‘The amazing thing about where we live is that, although it’s right in the city centre, it’s really quiet. At night you could hear a pin drop. We think that it’s the best place to live in the whole of Dublin.”
On a sunny spring day, the cherry trees that line Lombard Street West are in blossom and one of the reasons for the street’s blissful tranquillity is immediately apparent: 24-hour ‘pay and display’ parking regulations mean that almost all the cars parked on the street belong to residents, who can apply for annual permits. The current owners have two cars and say there is never an issue finding space right outside their home.
They bought No 63 back in 2013. According to the Property Price Register, the price was €533,000.
“The previous owners had done a full renovation eight years before that,” say the vendors, “so the house that we purchased was in walk-in condition”.
The entrance hallway is light and bright, and retains its original cornicing and solid wood floors. To the right, overlooking the street, is the living room. This too has solid wood floors, original working shutters, and good quality shelving and storage either side of the open fireplace.
Under the stairs is a handy guest lavatory, and then you go down a couple of steps to the family sitting room, with an enclosed gas fire.
This leads directly into the SieMatic kitchen, which spans the width of the house. The kitchen is fitted with a four-ring gas hob, electric double oven and an integrated fridge/freezer. There are granite worktops, fitted banquette seating and sliding glass doors that lead out to the small south-facing garden.
“On a fine day we leave the doors open all day long and it gives a lovely airy feel to the house,” say the vendors.
The garden is fully decked and nicely private, ideal for eating outside, and has pedestrian access to a lane that runs behind the house.
Upstairs on the return is the family bathroom, with a separate bath and shower and kitted out with smart Villeroy and Boch fittings installed by the current owners. French doors lead from the landing to a decked roof terrace which, again, is private thanks to tall screens on three sides. The vendors say that this terrace captures whatever sun there is to be had, and is a lovely place to sit and read.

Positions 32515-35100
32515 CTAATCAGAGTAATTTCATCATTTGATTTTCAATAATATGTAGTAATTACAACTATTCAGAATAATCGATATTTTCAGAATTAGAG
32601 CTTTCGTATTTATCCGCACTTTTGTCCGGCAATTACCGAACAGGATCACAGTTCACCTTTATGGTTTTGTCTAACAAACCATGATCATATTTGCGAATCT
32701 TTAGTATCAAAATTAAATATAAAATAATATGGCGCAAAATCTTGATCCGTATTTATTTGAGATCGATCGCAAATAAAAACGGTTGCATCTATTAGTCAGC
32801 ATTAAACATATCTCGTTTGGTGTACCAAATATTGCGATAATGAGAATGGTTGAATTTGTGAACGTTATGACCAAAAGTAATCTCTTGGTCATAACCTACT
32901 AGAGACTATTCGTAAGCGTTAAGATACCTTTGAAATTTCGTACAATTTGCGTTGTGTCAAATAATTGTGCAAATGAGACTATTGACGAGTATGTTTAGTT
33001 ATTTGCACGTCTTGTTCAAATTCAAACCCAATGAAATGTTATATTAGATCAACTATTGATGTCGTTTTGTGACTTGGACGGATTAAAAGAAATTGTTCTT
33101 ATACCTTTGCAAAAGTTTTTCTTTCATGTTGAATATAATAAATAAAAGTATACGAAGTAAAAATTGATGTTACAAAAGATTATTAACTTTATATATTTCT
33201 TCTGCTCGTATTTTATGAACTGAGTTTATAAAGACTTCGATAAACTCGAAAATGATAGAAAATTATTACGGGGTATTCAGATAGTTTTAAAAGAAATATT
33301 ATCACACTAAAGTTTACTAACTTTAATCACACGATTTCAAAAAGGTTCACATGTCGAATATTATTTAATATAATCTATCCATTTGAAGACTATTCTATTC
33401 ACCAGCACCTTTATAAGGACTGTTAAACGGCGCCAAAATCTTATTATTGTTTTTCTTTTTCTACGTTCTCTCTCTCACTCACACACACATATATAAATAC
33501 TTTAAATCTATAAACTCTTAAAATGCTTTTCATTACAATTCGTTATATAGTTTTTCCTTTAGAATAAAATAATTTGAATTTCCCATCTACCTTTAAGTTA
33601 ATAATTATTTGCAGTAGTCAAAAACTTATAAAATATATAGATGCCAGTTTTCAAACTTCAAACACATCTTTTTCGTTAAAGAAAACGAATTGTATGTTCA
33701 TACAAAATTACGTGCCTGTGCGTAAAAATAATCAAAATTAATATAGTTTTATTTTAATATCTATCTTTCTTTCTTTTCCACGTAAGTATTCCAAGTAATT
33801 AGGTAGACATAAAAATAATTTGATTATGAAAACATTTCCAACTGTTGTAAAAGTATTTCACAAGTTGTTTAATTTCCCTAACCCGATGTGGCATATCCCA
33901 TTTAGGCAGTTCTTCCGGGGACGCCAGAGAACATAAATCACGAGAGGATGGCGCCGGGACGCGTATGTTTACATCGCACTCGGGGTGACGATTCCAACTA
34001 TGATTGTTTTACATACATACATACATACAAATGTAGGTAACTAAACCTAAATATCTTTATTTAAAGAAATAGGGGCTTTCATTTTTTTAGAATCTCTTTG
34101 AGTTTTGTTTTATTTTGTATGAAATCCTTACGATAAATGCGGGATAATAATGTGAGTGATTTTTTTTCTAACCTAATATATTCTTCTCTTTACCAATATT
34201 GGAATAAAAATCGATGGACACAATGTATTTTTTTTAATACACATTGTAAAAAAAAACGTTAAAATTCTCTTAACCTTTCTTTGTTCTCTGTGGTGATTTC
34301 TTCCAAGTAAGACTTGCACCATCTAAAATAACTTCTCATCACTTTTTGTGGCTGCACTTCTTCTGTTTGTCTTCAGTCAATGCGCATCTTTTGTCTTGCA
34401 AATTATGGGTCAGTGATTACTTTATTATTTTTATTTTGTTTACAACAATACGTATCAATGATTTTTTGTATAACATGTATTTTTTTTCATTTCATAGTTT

The main bedroom is on the first floor and spans the width of the house to the front. There are built-in wardrobes, period cast-iron radiators and an original cast-iron fireplace. The second double bedroom is up a few steps on the return and it too has built-in wardrobes and a period cast iron radiator.
Harcourt Street Luas stop is a 10-minute walk away, and there is a good bus service along the South Circular Road.
The current owners are reluctantly selling their house because they need more space and, while they would love to stay in the area, a move to the suburbs is on the cards.
The proximity to the city centre and the abundance of shops, cafes and restaurants is what they will miss most, they say, already nostalgic for the Turkish eggs at their favourite local cafe, Bibi’s.
Among the other great places to eat within a few minutes’ walk of No 63 are Sunil Ghai’s Pickle, with a menu inspired by the street food of Northern India, and The Fumbally, which now hosts a weekly market on Saturday mornings in its Stables building. Early birds can pick up delicious breads and pastries from Sceal Bakery, organic vegetables from McNally Family Farm, addictive peanut rayu from Katy Sanderson’s White Mausu and all manner of good-for-the-gut kimchis and misos from Fumbally Ferments.
Agent: Felicity Fox (01) 633 4431
Viewing: By appointment
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